Monthly Archives: June 2007

Having Parties Date Their Signatures—Seeking Comments on Draft Language

In this blog post, I described how in certain circumstances you might want to date a contract by having the parties date their signatures rather …

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Document Assembly—Q&A with Jamie Wodetzki, CEO of Exari

I’ve long been familiar with two big names in logic-driven document assembly, namely HotDocs, by LexisNexis, and DealBuilder, by Business Integrity. But over the past …

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Saying You Have a Deal Before the Contract Has Been Finalized

Eric Goldman—he of the Technology & Marketing Law Blog and Goldman’s Observations Blog—recently told me about an interesting case, EEOC v. Regal-Beloit Corporation, 2007 U.S. …

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New NYLJ Article on “Wordsmithing”

Today’s issue of the New York Law Journal contains my article “Wordsmithing.” Click here for a pdf reprint; it’s also available on the GC New …

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Document Assembly—Q&A with Laura N. Williams, General Counsel and Director of Legal Professional Services, Ixio Corporation

One unfortunate aspect of my life as a drafting ronin is that my workload is so utterly varied and unpredictable that I’m not able to …

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Two Aspects of “May”—A Case Study in Interpreting Contract Language

The other day, a reader of this blog—I’ll call him John—contacted me about a problematic bit of contract language. (I’ll refer to it as “John’s …

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“During the Term of this Agreement”

During the term of this agreement seems an innocuous enough phrase, but more often than not it’s redundant. The default rule is that contract provisions …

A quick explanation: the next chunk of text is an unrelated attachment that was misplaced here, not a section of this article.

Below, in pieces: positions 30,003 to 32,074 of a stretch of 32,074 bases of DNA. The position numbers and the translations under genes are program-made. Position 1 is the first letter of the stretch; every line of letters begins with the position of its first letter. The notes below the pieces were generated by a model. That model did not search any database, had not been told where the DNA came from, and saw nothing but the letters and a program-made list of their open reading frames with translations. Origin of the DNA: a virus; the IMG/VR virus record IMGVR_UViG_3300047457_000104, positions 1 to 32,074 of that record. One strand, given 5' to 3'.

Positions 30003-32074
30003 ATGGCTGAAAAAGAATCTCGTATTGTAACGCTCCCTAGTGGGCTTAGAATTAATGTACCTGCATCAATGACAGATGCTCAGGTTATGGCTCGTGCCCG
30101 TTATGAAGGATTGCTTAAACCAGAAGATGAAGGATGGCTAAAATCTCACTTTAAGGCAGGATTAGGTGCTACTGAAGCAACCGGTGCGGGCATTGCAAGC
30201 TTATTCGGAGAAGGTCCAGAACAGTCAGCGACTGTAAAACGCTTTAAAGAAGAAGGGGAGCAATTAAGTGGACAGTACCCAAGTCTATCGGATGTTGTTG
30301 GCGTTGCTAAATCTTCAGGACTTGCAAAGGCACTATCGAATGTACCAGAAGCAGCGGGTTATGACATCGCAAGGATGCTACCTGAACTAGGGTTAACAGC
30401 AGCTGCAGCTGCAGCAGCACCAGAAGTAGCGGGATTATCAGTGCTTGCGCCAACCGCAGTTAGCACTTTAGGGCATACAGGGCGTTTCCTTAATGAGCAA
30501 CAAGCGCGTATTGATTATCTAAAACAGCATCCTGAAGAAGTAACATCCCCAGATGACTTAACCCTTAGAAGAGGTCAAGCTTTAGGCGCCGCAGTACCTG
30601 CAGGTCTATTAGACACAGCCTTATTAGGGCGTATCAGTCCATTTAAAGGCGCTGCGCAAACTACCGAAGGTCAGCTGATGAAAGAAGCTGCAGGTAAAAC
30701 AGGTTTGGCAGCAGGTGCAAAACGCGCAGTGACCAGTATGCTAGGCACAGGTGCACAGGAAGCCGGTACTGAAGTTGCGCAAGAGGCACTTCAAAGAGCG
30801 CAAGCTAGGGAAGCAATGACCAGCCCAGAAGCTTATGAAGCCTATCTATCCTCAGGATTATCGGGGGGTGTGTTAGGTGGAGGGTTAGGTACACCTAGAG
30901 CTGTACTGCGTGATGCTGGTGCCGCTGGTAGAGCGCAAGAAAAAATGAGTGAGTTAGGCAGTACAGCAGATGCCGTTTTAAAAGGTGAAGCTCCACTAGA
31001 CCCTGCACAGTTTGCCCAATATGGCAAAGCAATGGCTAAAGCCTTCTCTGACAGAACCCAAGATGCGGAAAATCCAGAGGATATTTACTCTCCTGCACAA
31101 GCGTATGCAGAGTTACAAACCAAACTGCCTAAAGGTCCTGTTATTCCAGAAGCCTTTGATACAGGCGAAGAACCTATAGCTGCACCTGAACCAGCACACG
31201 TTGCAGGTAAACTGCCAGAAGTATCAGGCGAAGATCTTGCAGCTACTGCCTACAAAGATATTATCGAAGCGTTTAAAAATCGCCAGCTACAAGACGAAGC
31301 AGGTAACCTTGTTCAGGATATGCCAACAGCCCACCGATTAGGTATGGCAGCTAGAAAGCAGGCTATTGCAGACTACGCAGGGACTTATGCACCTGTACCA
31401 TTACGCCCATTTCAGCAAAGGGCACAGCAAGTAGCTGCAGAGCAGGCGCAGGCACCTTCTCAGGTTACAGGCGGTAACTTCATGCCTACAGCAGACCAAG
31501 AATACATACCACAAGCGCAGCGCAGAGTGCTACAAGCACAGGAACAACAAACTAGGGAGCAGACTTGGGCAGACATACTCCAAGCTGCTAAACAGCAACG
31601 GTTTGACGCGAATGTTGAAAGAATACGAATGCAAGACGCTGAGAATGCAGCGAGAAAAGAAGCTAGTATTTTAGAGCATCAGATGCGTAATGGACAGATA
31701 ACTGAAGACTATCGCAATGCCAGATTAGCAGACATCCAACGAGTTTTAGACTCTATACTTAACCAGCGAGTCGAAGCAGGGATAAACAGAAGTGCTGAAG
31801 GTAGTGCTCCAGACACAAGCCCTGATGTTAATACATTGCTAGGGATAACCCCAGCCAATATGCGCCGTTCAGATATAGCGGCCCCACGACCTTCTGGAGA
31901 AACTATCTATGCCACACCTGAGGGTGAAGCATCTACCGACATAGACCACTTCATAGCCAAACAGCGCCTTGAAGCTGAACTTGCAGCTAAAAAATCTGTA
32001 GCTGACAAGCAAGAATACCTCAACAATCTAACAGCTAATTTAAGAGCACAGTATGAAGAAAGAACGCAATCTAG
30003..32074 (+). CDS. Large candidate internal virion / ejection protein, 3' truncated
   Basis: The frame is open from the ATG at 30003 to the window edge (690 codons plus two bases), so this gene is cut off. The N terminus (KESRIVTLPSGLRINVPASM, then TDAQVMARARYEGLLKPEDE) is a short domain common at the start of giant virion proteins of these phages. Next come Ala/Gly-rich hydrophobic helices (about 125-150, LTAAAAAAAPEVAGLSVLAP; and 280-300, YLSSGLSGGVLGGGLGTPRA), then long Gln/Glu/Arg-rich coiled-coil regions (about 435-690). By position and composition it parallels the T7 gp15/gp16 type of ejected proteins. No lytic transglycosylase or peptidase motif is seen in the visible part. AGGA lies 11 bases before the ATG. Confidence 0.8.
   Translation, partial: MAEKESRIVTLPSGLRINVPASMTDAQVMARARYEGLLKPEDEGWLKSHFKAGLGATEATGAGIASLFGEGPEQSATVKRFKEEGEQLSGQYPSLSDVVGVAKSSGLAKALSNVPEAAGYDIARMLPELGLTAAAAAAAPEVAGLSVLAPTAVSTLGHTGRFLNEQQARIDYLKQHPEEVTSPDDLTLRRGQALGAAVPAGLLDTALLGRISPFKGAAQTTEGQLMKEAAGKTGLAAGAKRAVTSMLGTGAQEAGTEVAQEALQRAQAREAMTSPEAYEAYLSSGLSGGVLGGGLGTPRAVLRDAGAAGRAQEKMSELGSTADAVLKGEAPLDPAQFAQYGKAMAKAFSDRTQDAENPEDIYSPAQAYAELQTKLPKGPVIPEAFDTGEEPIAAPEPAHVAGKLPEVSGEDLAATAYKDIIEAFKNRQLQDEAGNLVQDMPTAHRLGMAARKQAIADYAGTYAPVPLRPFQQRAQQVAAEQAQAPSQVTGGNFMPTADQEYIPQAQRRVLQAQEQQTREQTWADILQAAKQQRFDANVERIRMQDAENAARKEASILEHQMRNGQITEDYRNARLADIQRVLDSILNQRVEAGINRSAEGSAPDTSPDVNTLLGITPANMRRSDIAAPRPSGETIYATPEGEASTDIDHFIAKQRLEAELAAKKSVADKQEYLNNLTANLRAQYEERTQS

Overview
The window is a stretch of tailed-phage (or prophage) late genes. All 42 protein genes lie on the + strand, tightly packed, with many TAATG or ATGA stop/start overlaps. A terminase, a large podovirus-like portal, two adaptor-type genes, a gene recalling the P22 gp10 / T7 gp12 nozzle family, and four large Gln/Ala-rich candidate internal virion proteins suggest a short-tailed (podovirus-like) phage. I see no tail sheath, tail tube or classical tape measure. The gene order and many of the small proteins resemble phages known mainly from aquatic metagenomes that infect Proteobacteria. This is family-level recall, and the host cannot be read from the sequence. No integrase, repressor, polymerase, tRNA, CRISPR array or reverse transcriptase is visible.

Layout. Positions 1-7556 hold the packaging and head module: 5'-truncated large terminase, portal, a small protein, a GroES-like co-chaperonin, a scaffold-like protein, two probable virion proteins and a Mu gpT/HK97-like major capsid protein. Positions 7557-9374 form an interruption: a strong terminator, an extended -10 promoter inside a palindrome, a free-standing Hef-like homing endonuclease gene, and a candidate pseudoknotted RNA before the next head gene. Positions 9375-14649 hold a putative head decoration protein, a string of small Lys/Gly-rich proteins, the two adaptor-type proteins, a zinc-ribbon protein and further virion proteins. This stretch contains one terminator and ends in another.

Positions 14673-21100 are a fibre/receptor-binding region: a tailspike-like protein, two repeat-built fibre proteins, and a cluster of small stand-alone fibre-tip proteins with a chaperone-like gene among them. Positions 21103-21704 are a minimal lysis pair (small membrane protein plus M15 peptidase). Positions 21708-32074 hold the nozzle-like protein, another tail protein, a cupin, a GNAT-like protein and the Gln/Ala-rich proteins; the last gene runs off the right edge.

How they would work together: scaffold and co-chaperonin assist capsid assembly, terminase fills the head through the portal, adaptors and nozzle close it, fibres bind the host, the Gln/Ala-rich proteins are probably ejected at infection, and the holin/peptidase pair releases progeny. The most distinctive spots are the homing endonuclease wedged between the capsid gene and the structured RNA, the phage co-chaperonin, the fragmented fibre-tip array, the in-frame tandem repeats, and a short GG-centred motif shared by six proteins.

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Real-Time Document Collaboration

In my recent article on using wikis in the contract-drafting process, I suggested that a simpler way to capture the collarborative aspect of wikis without …

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“Unless the Context Otherwise Requires”

Here are some examples, drawn from the SEC’s EDGAR database, of provisions containing the phrase unless the context otherwise requires: Unless the context otherwise requires, …

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“Costs and Expenses”

The doublet costs and expenses occurs routinely in contracts. Here’s an example selected at random from the SEC’s EDGAR database: If action is instituted to …

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“Competitive”

The word competitive is routinely misused in contracts. That comes as no surprise, given that it’s routinely misused in legal and business writing generally. Competitive …

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Contract Language and Layout—Ten Dos and Don’ts

Given that I’ve been blogging for a year, I thought I’d take the opportunity to pull together in this post, in the form of “dos” …

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